Faulkner in Brazil: The Second Mother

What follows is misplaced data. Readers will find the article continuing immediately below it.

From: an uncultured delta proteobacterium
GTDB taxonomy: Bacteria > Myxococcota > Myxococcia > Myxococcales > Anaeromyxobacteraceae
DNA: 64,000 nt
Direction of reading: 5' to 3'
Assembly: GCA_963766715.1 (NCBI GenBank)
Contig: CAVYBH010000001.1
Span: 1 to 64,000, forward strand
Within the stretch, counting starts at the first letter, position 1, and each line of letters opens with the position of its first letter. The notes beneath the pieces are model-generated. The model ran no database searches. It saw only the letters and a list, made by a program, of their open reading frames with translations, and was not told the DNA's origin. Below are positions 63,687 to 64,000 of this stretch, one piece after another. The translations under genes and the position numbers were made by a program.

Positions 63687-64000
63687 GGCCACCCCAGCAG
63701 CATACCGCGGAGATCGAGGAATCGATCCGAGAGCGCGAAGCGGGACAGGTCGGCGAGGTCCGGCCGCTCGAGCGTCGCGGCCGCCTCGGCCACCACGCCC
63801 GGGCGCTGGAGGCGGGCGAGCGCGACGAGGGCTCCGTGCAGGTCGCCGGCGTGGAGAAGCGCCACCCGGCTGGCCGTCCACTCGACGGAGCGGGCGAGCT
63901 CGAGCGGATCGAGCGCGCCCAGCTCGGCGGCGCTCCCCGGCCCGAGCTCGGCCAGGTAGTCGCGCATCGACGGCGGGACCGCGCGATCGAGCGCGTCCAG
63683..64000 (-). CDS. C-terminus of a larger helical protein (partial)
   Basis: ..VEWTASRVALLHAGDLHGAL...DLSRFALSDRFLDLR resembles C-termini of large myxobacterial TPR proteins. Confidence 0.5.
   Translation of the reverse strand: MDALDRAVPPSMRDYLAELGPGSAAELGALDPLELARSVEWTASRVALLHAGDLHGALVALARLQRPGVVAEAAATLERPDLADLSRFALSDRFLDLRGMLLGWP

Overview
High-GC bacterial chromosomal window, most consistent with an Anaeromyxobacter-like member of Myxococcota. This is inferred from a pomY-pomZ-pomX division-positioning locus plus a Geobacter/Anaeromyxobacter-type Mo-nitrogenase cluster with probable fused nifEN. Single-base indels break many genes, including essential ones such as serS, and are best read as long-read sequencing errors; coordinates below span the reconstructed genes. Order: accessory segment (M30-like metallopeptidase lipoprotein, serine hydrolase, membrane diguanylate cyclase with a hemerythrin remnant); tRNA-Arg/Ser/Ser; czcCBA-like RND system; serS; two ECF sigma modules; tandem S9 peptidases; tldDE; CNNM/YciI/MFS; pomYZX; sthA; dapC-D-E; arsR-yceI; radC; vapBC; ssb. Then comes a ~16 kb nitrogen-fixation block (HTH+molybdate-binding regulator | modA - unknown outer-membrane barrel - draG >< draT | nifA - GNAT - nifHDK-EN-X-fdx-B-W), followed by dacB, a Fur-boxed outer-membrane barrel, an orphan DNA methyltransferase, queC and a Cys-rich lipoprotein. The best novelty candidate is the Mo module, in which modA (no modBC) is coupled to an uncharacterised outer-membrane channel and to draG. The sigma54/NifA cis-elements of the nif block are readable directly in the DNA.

A few years after publishing The Sound and the Fury in 1929, William Faulkner wrote an appendix to the novel laying out a few biographical notes on its main characters. He starts out with the ancestors who built Yoknapatawpha, moves on to the members of the Compson family and finishes with the cast of servants: “These others were not Compsons. They were black.” Three lines each describe TP, Frony and Luster, and then finally about the housekeeper Dilsey nothing is said, ending only with “They endured.” This is rather interesting because Dilsey occupies a middle ground between servants and the family, being the sort of maid who’s been around so long that she’s “practically family,” raising the children as her own, refusing to leave when her pay is cut and indeed enduring in the face of the Compsons’ decay, while standing as the moral center for the book. Now jump about a hundred years forward and consider Val, the housekeeper at the center of The Second Mother, the Brazilian pick for this year’s Academy Awards (screening at Cornell Cinema on February 25 and 28). Val has also been around long enough to be considered family.